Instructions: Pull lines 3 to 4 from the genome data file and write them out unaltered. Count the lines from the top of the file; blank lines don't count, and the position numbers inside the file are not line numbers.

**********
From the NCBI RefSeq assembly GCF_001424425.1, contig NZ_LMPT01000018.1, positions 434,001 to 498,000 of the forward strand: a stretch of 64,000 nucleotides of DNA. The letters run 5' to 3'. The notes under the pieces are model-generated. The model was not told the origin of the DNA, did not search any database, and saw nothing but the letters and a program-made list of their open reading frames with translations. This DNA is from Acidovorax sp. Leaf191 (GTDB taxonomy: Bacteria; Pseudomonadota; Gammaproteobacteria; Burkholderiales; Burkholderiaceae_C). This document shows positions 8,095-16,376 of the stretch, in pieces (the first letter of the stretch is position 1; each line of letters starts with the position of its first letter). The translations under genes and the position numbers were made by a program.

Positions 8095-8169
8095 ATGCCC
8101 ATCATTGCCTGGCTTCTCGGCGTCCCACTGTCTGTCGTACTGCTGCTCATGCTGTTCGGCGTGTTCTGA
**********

8095 ATGCCC
8101 ATCATTGCCTGGCTTCTCGGCGTCCCACTGTCTGTCGTACTGCTGCTCATGCTGTTCGGCGTGTTCTGA